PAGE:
This is the complete guide to everything you need to know about sleep and the very popular sleep aid-melatonin.
So if you're looking for:
- A better understanding.
- Facts and statistics backed by research.
- Key brands in the industry.
- Then you'll appreciate this guide.
Let's dive in.
Melatonin … our bodies create it and our local store sells it. You can find it in capsules, liquida, tablets and even tasty melatonin sleep gummies. Melatonin has been helping Americans sleep ever since It was first isolated in 1958 by an American physician named Aaron B. Lerner and his colleagues at Yale University School of Medicine.
So what is melatonin?
Melatonin is a naturally occurring hormone produced by the pineal gland. This is a pea-sized gland found in the brain which serves to assists your body in knowing when to sleep and when to awaken. In some sense, it's almost like our body’s own alarm clock.
Typically, your body begins ramping up its melatonin production in the evening. As the sun begins setting and lights begin dimming, our pineal gland begins producing more of this hormone to signal to our body that it is time to begin "winding down".
What is melatonin used for?
The most common usage for melatonin is to treat insomnia and improve sleep conditions. Issues can range from consumers struggling to fall asleep, assisting in recovery from jet lag or simply adjusting sleep and wake cycles to new work schedules.
How does our body know to produce more melatonin?
Our bodies are constantly reacting to the surroundings around us, with regards to melatonin production, the key component is lighting. A decrease in lighting such as the sun setting causes the body to produce more melatonin. However, this production is slowed or reduced with higher exposure to light. The impact light has on our production of melatonin underlines the significance of avoiding artificial light before bed, especially from devices such as phones and televisions.
In today's society, especially with higher demands from work and more hours spent on the computer, many are delaying or reducing their bodies natural melatonin production. This reduction in melatonin has resulted in a large percentage of the population to suffer from consistent insomnia.
What does the research say?
Numerous studies have been conducted on melatonin and it's interaction with the human body. These studies have shown that using melatonin may improve:
- Jet lag
- Circadian rhythm sleep disorders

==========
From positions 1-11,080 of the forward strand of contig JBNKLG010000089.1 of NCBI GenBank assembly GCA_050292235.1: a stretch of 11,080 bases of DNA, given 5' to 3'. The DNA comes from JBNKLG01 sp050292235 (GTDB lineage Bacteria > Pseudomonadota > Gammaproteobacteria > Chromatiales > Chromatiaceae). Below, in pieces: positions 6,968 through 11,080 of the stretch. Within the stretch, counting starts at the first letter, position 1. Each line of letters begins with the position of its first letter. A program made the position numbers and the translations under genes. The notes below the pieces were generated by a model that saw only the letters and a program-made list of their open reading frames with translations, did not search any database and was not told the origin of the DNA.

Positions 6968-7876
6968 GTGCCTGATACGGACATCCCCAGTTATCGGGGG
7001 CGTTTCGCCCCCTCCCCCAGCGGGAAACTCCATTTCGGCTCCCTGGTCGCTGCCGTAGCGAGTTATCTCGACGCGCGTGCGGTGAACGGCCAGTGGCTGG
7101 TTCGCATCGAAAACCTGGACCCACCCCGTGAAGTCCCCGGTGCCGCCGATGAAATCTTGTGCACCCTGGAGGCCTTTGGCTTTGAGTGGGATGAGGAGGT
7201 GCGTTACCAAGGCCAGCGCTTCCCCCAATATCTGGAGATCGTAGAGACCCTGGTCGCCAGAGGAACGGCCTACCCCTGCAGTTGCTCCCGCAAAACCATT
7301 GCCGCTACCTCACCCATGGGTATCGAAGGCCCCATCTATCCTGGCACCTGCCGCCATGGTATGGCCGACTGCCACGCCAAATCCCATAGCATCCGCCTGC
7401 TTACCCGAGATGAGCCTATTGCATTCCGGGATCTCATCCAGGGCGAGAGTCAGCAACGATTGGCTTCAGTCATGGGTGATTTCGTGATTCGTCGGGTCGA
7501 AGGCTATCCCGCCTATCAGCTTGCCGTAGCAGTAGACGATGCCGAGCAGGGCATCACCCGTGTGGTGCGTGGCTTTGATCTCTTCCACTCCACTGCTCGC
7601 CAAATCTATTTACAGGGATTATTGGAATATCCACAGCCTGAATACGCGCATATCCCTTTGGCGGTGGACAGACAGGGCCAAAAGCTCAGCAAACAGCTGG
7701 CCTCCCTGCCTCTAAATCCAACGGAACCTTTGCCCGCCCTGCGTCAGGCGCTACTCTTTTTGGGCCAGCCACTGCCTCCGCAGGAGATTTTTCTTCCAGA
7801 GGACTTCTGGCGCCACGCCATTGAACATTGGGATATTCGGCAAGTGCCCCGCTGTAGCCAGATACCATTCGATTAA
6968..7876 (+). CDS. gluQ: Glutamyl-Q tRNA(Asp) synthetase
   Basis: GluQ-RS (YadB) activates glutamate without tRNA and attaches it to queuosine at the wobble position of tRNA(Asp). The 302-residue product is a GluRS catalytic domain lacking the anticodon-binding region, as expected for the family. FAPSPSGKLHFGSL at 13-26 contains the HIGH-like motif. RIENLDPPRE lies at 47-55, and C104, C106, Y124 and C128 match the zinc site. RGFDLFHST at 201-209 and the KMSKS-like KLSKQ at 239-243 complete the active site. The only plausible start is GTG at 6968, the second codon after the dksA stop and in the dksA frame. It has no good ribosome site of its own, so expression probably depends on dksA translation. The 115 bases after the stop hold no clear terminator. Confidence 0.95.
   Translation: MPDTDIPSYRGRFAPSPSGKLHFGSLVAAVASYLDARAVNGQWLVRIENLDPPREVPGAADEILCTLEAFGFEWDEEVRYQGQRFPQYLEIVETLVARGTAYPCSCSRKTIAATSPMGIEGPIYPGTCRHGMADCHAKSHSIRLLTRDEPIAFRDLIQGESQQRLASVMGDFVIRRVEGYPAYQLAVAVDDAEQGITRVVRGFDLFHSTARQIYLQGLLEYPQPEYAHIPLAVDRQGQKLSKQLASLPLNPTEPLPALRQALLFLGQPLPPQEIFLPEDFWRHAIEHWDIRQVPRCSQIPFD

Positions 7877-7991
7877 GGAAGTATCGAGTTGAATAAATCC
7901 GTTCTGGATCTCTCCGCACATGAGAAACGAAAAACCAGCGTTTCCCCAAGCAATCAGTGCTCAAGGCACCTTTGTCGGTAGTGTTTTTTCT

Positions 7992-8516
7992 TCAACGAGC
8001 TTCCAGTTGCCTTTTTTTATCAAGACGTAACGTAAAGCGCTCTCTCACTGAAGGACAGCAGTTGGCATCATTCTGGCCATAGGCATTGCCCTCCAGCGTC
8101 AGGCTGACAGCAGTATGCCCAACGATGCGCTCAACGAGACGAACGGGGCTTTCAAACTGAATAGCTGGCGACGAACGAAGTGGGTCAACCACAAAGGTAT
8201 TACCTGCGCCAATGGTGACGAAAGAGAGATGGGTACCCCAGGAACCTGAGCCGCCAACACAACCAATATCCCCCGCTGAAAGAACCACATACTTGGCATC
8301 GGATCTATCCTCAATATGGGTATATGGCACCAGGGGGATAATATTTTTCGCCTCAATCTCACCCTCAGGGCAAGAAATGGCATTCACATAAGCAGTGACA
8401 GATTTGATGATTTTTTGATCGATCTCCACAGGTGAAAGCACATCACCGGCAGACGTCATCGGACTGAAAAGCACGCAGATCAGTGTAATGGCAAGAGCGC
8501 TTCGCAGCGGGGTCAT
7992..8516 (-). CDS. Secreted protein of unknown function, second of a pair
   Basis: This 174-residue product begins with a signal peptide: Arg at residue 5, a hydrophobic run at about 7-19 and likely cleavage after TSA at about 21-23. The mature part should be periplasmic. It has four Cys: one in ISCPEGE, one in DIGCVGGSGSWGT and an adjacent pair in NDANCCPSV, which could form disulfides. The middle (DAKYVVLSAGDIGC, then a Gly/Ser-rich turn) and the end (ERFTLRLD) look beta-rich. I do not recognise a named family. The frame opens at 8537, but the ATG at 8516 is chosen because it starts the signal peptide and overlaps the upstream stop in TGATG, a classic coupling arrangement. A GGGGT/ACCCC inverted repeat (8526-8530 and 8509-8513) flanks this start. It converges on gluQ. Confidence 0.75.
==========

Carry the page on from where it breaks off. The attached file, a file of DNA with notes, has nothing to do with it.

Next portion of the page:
- Delayed sleep phase
Is Melatonin Safe?
According to the Mayo Clinic, a nonprofit organization committed to clinical practice, education and research, melatonin is generally considered safe. Your body produces melatonin naturally, therefore, it is suggested to use melatonin in the short term.
How much Melatonin Should I Take?
It all depends, a safe dose typically ranges between 0.2 mg and 5 mg.
Can you overdose on Melatonin?
Overdosing on melatonin can lead to feeling groggy and sleepy during the following day. It also is believed to cause nightmares or extremely vivid dreams in some consumers. Some other side effects include, nausea, headaches, diarrhea and dizziness.
CBD and Melatonin
CBD has also been commonly used to assist in insomnia. While companies have created both CBD and melatonin supplements, nama has created a combination of the two and included a small dose of CBN, a common cannabinoid associated with sleep.
CBN as a Sedative
Research has shown that CBN use in mice can prolong sleep time. Other studies have suggested that CBN when combined with other cannabinoids may have a stronger effect in that it encourages what is known as the entourage effect. However, more studies are required in order to fully understand its effectiveness as a sleep aid.
Now let's get to some statistics:
- Melatonin is used by over 3 million people in the United States
- 31.6% of adults age 18 years and over don’t get enough sleep
- 72.7% of students grade 9-12 get insufficient sleep
- About 4% of U.S. adults aged 20 and over used prescription sleep aids in the past month
- The percentage of adults using a prescription sleep aid increased with age and education
- One in six adults with a sleep disorder and one in eight adults with trouble sleeping reported using sleep aids.
- Melatonin levels peak in early childhood
- Older individuals (60 and older) produce negligible melatonin
- Melatonin levels peak in the middle of the night (typically around 3AM ofr the average person)
- Melatonin levels fall by early morning
- Melatonin production increases in the evening
Medical Disclaimer: The content on this page should not be taken as medical advice or used as a recommendation for any specific medication or supplement. Always consult your doctor before taking any new medication or changing your current dosage.